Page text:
On Saturday I drove to Costco to buy a folding card table. A young man in his own jeans and a store-issued green plaid shirt checked the inventory on the computer and said there were no card tables in stock, but I should check back around Father's Day. Father's Day? Yes, that's when they have card tables. This caught me off guard. Was I supposed to have given my father a card table? It would never have occurred to me in a million years.
So there I was, in a gigantic warehouse store with nothing to do and no shopping list, so I wandered. Back in the '70s I would hear stories about Soviet emigres, after consumer-deprived lifetimes of standing in long lines in empty shops, getting their first dazzling glimpse of American supermarkets. I've been in American supermarkets all my life, but Costco has that same effect on me. Abundance! Hyper-abundance! Mega-giga-tera-abundance!
Everything is multiple. Nobody would go there to buy one of anything, when here is the world packaged in super-economy size. There are 24-packs of Snickers, and 5-pound bags of dried cranberries, and shrink-wrapped pallets of bottled juice, and 4-packs of lace thongs, and 12-packs of crew socks and 250-packs of kitchen garbage bags.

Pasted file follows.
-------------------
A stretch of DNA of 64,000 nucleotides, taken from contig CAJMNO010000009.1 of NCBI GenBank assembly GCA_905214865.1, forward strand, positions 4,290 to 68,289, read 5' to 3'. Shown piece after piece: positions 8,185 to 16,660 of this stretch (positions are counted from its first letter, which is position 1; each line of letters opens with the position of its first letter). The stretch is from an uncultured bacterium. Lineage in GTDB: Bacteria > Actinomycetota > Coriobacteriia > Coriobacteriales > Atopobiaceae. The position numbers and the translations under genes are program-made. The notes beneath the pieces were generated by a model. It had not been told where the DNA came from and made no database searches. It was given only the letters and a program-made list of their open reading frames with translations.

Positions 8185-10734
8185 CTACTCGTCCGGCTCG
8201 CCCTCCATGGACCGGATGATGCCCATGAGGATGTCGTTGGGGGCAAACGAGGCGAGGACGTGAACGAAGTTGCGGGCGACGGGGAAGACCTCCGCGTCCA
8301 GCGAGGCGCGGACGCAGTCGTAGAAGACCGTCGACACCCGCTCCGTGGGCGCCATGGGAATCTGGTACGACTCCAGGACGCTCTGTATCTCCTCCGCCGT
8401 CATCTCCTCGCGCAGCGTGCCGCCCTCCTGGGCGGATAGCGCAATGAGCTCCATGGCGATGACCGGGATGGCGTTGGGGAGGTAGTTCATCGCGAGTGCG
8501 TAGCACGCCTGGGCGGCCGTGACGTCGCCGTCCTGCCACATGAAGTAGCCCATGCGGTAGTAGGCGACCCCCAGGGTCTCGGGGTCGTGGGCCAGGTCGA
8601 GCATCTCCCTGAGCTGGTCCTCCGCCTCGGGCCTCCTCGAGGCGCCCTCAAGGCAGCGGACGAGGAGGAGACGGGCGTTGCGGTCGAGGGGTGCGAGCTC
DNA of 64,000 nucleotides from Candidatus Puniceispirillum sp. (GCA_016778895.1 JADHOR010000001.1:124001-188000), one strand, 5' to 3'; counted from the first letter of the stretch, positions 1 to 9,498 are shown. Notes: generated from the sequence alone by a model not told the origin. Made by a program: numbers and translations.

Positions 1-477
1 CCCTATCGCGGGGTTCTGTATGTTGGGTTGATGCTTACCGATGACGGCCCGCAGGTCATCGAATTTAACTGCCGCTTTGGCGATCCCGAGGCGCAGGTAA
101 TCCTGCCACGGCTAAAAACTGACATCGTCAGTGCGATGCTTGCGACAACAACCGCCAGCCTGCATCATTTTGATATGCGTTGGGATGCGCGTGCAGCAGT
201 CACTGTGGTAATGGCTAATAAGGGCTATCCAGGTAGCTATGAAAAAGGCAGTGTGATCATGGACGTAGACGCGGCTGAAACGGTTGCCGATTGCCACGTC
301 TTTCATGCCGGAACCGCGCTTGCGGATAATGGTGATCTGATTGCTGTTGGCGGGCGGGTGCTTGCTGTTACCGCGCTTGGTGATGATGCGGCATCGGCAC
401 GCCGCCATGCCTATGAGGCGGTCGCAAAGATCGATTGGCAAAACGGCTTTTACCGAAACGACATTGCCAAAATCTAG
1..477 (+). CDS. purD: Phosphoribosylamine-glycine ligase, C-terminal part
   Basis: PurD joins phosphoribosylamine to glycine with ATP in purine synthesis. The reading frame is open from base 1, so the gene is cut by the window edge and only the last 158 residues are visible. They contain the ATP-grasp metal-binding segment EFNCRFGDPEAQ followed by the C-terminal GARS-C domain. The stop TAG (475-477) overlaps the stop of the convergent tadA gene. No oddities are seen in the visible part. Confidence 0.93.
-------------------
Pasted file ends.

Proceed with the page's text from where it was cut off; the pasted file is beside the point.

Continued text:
My father, the father whom I never gave a card table, grew up in the Depression, and may have had an abundance issue. Once, when he owned a house on a tiny lake in South Jersey, he bought me a very big aluminum canoe. Too big really, too big for the lake and too big for me. "Why so big?" I asked. " He said, "It didn't cost much more than the smaller ones."
My father was overweight most of his adult life. He was a gourmet cook and a gourmet eater. He died young, at 59, in the Houston airport. May I give you some advice? Never read the autopsy report of anyone you love. Along with a number of other facts, both routine and pathological, the Harris County medical examiner noted his weight: 210 pounds.